There is an interesting discussion on this topic on the ABRSM forum. You can find it here: ABRSM Forum thread on Performance Anxiety
Whole books have been written on this topic. An especially good one, packed with helpful advice on all aspects of becoming a musician, is Stewart Gordon’s Mastering the Art of Performance. The contributors to the ABRSM thread have made many valuable and helpful observations but they, like Stewart Gordon, seem to be overcomplicating. The main things are: correct choice of material, thorough preparation, and a track record of success.
We all know how it feels when the mind goes on strike, the fingers seize up, and a piece that you played 20 times flawlessly the day before falls completely apart. And we have all felt (whether it is true or not) that as adults we are unfairly judged compared to children with similar experience.
But if you don’t feel nervous or anxious before a performance then there is something wrong with you! And if you do feel anxious then you are in good company. Remember that even world class performers like Rubinstein and Horowitz also suffered badly before every performance. We do not want to get rid of that nervousness. What we need to do is develop the confidence to play well despite the nerves. In fact to use the extra excitement to enhance the performance.
To perform well you need to:
1. Believe in the music you are playing
2. Believe in your particular interpretation
3. Be fully prepared technically. So well that you can play your pieces on auto-pilot
4. Have the confidence that you can deliver before an audience
Numbers 1 to 3 are easy. Choose the right pieces, pieces that are totally in accord with your own feelings and ideas about music, think them through, make sure you have something to say through the music, and that you know how to project it, then practice like a demon.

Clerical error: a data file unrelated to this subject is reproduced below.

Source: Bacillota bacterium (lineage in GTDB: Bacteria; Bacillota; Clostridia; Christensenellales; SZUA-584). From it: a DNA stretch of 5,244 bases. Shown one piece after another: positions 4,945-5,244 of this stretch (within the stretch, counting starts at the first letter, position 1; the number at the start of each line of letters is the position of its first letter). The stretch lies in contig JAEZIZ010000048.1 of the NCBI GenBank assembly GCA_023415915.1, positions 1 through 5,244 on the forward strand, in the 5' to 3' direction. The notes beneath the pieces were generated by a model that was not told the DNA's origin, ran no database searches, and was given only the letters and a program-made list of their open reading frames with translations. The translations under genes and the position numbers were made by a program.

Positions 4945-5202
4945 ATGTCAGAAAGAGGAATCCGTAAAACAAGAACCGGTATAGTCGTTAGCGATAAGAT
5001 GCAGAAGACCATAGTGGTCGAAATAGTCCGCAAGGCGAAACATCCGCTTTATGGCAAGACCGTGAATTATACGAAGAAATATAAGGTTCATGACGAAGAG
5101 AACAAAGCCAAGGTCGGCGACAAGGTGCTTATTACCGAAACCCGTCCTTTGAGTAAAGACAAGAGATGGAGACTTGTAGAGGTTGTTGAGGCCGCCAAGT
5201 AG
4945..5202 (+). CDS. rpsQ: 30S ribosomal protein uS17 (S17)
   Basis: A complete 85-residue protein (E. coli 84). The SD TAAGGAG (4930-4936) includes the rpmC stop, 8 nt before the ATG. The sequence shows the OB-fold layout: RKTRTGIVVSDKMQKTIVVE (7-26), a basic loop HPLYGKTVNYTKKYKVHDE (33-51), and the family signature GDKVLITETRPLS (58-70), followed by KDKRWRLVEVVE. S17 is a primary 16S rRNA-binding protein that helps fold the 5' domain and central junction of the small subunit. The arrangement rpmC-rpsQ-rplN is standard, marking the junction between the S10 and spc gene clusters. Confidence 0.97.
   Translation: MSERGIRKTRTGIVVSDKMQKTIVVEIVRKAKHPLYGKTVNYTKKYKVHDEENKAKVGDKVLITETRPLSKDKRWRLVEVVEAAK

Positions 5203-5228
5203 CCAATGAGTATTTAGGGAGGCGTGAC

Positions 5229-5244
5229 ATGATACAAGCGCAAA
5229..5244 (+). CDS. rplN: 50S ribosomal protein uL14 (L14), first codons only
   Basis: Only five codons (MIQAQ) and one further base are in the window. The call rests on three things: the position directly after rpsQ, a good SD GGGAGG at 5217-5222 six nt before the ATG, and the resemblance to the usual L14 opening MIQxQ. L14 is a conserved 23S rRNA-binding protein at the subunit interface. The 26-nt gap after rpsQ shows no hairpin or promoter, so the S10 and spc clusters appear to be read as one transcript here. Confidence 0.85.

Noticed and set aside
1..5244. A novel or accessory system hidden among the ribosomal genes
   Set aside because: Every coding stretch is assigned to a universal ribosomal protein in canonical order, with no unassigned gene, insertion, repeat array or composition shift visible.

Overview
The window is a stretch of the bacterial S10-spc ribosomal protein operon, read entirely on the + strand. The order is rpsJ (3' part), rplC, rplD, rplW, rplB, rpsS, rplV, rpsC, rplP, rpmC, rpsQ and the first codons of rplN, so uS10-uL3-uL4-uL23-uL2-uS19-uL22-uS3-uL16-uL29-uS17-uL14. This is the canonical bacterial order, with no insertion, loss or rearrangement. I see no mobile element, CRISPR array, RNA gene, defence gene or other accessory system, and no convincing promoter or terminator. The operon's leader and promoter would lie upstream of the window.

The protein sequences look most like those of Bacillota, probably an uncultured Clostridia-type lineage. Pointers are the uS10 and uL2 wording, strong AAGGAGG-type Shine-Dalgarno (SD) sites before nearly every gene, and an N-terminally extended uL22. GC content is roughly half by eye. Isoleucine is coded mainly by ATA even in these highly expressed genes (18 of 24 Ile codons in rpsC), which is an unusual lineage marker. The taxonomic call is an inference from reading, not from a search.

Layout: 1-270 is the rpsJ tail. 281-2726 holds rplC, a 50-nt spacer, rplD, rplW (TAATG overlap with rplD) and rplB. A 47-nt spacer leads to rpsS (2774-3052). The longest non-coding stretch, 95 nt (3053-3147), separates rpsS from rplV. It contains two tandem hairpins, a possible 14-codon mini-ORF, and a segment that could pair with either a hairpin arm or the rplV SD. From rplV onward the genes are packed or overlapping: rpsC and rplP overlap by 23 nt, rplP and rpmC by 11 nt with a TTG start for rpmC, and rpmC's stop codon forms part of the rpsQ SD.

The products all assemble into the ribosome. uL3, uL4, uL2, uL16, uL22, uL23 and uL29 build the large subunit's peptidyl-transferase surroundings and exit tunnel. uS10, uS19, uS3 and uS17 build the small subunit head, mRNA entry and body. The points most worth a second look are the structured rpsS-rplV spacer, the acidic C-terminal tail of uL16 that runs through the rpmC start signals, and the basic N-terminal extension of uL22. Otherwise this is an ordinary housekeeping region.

But where does number 4 come from? Success breeds success. Once you have managed to hold one performance together, with racing pulse, shaking hands, and fluttering butterflies in the tummy, then the next one is easier, and the one after that is easier still.
The biggest mistake that novice performers make is to play material that is too difficult.
Picking pieces close to the limits of your ability is a recipe for disaster. Just because you can breeze through them at home does not mean you’ll manage them on the stage.
So start with something that is well within your capacity. Something that is so easy for you that you just know with complete certainty that you will play it well enough no matter how stressed you feel. If you are a diploma-level pianist then present a piece from the ABRSM Grade 5 syllabus. A lot of pieces at that level are every bit as enjoyable to listen to as the virtuoso material that we hear from the Kissins and Hamelins of the world. For example, If you can rattle off Liszt and Chopin etudes at home, then consider presenting a couple of tuneful studies by Bertini. Or if you can manage Beethoven’s “Waldstein” in the privacy of home, you might look at performing a Sonatina by Clementi.
And as you become confident (though probably no less nervous or anxious) and rack up several successful performances you can gradually increase the difficulty level.